Black crowd occupies Hong Kong airport under the slogan ‘an eye for an eye’

UNITED STATES, WASHINGTON (VOP TODAY NEWS) — Protesters wearing black, the symbolic color of the pro-democracy movement shaking the former British colony that returned to China in 1997, were flooded at Hong Kong airport on Monday.

Thousands of protesters welcomed incoming travelers with the slogan “Fight with Hong Kong, Fight for Freedom!”.

Most wore a symbolic black color, wore helmets or put on gas masks.

Many added a new device on Monday: a bandage on the eye or a tie in honor of a woman whose face was severely injured on Sunday evening during a demonstration.

The woman was hit by police projectiles and rumors that she had lost sight.

Her pictures spread quickly as she lay on the ground with blood bleeding from her face. Her image was also raised on banners calling for new demonstrations with the slogan “Eye for an Eye.”

“Hong Kong police are killing us,” one protester wrote, while another wrote: “Hong Kong is no longer safe.”

In English and Chinese, demonstrators wrote in red on the walls, columns and gates of the airport’s slogan “Eye for an eye.”

“The policemen are crazy and their violence is beyond their guidelines,” said protester Lau, 22. “Hong Kong residents should rebel and fear nothing.”

Some protesters said they chose the airport because they believed the police would not use tear gas with international visitors.

“The police will not behave unacceptably,” said 19-year-old student demonstrator Kelvin Liu.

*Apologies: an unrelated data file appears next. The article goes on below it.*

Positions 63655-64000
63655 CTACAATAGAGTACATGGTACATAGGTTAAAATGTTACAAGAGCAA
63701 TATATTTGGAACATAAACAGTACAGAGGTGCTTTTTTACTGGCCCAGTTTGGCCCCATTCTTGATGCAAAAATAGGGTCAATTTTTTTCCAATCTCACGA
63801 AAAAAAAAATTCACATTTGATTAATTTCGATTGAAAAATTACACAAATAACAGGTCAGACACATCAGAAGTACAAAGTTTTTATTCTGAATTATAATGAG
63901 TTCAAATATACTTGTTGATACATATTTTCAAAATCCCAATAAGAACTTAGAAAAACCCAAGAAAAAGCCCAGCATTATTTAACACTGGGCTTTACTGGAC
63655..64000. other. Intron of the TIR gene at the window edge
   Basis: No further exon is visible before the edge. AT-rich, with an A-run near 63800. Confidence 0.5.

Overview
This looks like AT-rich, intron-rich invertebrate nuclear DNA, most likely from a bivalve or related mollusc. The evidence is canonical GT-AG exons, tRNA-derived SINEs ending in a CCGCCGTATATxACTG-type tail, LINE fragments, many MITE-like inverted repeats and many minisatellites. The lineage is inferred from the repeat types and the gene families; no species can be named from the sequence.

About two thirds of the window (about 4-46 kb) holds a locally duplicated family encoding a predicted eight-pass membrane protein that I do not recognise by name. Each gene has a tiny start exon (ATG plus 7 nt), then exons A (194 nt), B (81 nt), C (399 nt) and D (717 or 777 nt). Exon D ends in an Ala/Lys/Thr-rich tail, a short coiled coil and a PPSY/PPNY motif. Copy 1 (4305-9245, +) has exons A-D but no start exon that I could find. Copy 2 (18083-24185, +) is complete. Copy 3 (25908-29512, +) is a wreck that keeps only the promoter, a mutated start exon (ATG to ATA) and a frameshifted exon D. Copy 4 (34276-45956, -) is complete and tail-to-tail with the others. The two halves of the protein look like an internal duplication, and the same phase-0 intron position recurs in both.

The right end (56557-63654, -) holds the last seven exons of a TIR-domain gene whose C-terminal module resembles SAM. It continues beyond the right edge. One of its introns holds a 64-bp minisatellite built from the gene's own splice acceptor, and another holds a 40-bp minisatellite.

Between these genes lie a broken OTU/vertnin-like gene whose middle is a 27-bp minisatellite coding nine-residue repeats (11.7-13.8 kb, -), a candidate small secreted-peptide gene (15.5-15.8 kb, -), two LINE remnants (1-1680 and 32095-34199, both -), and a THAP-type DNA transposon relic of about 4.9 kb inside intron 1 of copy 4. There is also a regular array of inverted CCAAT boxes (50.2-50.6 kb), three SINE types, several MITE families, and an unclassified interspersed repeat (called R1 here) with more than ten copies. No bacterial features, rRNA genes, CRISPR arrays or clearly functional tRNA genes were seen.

-“Sorry for the inconvenience”-

On Friday, protesters began a three-day peaceful sit-in at the airport, where they distributed leaflets about their movement among incoming passengers.

However, the scene of the two was quite different and was very crowded.

By the afternoon, Al-Baha stores began to close, while volunteers distributed water and food to predominantly young demonstrators.

There were signs of surprise. Some were swiftly passing in front of information providers on the pro-democracy movement, while others were pausing to look at posters and artwork in the courtyard and to speak with protesters.

“I think they have the right to do what they do,” said Ryanon Colton, 33, from Australia. But she added: “I don’t know if they will get anything.”

Colton arrived in Hong Kong aboard one of the last planes to land at the city’s airport before authorities announced the cancellation of all flights.

“All flights were canceled, please leave as soon as possible,” he repeatedly shouted through loudspeakers. The screens displayed flight lists, but all were canceled.

Under one screen, a protester hung a banner reading “Excuse me for the inconvenience … but we are struggling to survive.”

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